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View Full Version : Q.O.D. for 9/18/06



Peck
09-18-2006, 12:44 AM
Ok, sorry gang I was away at a conferance for four days & I just wasn't able to get a Q.O.D. put together. Actually I'm having to throw this one together in a hurry so it may be disjointed.

I think a lot of us were hoping that the line up would offer us Danny Al-Jermaine, however lately I've been seeing more & more the idea of Foster being inserted instead of Danny.

I know some like that idea & some don't.

However, & here is the question, does anybody think Danny would suffer from either of the following.

1. Being thrown into the starting lineup for an entire season without more experiance.

2. Being benched but being the 6th man & getting almost 30 min. a game?

I'm not asking your preferance, I'm asking if you think either scenario would hurt Danny development?

Also, & yes I know this will lead to you pref. again but what the h#ll, do you think either scenario would hurt the Pacers?

Arcadian
09-18-2006, 01:02 AM
I don't think it will hurt Granger either way so long as he gets minutes.

What I bothers me is not wanting Jeff to play more than 20 or so minutes and not wanting JO play center too much. The way the roster is set up one of those things will happen. (No, I did not forget David.)

Bball
09-18-2006, 01:12 AM
If we don't go Al-JO-Danny then I think getting Al was a waste under most scenarios.

IMHO...
Granger needs to start unquestionably, and the "JO at center, Al at PF" part is the question mark that needs answered (to see if that gives us a new dynamic and re-energizes the team and fans).

I'm not seeing the scenario that has Foster needing to start. I think I'd rather start Harrison if we're looking to play Al and JO at the forward spots. That puts us squarely into developmental mode but at least we'd have a new dynamic and something other teams would have to deal with (big lineup). It probably negates a faster paced offense, but then Carlisle himself will probably negate a faster paced offense anyway.

But from my perspective if getting Al means we cut Granger's role and/or keep Foster where he's always been, then we just spun our wheels. I think Granger can thrive somewhat either way and in either role (as long as he gets plenty of minutes) but it's the thing him starting would mean to the rest of the team and the subsequent reshuffling of the deck that could pay dividends.

Tell JO to STFU and play center. It doesn't matter what Reb says his position is anyway, his role in the offense isn't going to change much...if at all.. no matter what we call it.

-Bball

Jose Slaughter
09-18-2006, 01:52 AM
I don't think either option listed above would hamper Granger's developement.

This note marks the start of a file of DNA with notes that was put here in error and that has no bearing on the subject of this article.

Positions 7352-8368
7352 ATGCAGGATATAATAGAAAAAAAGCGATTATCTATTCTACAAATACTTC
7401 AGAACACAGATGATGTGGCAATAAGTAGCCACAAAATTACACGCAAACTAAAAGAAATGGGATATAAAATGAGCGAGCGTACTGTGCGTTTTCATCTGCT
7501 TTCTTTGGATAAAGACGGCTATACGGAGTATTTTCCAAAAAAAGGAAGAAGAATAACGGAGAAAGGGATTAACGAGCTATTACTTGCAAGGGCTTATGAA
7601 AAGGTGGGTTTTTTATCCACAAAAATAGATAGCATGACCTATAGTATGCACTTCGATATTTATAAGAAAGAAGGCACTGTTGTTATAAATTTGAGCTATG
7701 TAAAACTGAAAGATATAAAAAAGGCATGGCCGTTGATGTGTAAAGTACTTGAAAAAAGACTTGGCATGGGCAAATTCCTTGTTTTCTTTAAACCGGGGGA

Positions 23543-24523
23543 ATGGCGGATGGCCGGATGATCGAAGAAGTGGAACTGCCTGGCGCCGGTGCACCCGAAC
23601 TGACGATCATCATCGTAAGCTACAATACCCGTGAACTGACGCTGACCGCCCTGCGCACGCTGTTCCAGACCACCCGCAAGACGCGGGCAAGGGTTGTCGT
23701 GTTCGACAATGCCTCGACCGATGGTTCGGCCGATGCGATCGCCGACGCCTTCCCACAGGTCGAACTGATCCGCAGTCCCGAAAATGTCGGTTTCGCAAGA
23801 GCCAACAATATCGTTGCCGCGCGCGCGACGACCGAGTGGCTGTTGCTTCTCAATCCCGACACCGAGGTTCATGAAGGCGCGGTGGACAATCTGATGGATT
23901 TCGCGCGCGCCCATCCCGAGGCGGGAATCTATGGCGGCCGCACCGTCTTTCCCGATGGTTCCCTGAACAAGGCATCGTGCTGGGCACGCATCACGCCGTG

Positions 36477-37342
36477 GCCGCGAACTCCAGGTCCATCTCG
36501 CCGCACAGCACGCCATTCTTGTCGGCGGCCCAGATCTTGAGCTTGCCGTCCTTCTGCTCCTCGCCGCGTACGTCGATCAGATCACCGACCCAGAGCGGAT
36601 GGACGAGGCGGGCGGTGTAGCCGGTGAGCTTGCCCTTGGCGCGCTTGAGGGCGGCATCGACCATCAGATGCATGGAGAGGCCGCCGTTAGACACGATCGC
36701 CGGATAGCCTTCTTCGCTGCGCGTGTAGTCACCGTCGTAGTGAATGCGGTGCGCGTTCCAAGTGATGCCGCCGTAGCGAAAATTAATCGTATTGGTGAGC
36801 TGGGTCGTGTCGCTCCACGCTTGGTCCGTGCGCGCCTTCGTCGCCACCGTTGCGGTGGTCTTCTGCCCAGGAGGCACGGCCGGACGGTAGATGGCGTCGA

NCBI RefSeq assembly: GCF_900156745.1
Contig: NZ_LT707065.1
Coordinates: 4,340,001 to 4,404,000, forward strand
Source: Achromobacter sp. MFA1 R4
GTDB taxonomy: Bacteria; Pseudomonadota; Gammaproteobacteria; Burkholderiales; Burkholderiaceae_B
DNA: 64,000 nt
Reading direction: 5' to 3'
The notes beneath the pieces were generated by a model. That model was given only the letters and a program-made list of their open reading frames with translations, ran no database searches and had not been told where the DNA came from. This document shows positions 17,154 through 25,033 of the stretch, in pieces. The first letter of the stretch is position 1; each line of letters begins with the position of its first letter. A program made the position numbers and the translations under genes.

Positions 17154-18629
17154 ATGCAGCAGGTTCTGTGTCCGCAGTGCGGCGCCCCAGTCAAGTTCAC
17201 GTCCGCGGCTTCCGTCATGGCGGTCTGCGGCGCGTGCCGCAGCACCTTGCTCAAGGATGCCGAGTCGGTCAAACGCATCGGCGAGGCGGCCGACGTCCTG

I would rather have him getting about 30 minutes off the bench. The downside to that is, Harrington plays the 3 when I think he would do better at the 4. The plus side is Harrison should start at center. Harrison, O'Neal & Harrington as the starting front line along with Granger getting starters minutes. Foster & Baston can fill in the gaps.

As far as hurting the Pacers, as long as Granger gets his minutes & Harrison gets a chance to play a larger role this season, I can live with it.

Naptown_Seth
09-18-2006, 02:01 AM
However, & here is the question, does anybody think Danny would suffer from either of the following.

1. Being thrown into the starting lineup for an entire season without more experiance.

2. Being benched but being the 6th man & getting almost 30 min. a game?
IMO, neither would be a problem assuming the team remains as is. He would not be required to be the main guy, and in fact he would be the least "critical" of the starting 5, much like Prince was. That allows him to have the opportunities but without the pressure.

6th man carries more pressure to be "the man" when you come on, but it is against weaker competition and you are still going to be paired with another starter at all times typically. Plus a bench guy is allowed to be up and down, it comes with the territory. There is always another bench guy to turn to if its not your night...or the starters can come back in the game.

You don't get the pressure to meet the expectations of starter either.


As for playing improvement, I think 6th man has the benefit of allowing a player to gain success against lesser players, which is good. But a 5th man starter has the benefit of working off of the 4 best players the team can put out there, guys that can help you and make everything easier despite you catching a tough assignment on half the nights.

2 different paths that both have plenty to offer a 2nd year player in terms of development.

Hicks
09-18-2006, 06:47 AM
Ok, sorry gang I was away at a conferance for four days & I just wasn't able to get a Q.O.D. put together. Actually I'm having to throw this one together in a hurry so it may be disjointed.

I think a lot of us were hoping that the line up would offer us Danny Al-Jermaine, however lately I've been seeing more & more the idea of Foster being inserted instead of Danny.

I know some like that idea & some don't.

However, & here is the question, does anybody think Danny would suffer from either of the following.

1. Being thrown into the starting lineup for an entire season without more experiance.

2. Being benched but being the 6th man & getting almost 30 min. a game?

I'm not asking your preferance, I'm asking if you think either scenario would hurt Danny development?

Also, & yes I know this will lead to you pref. again but what the h#ll, do you think either scenario would hurt the Pacers?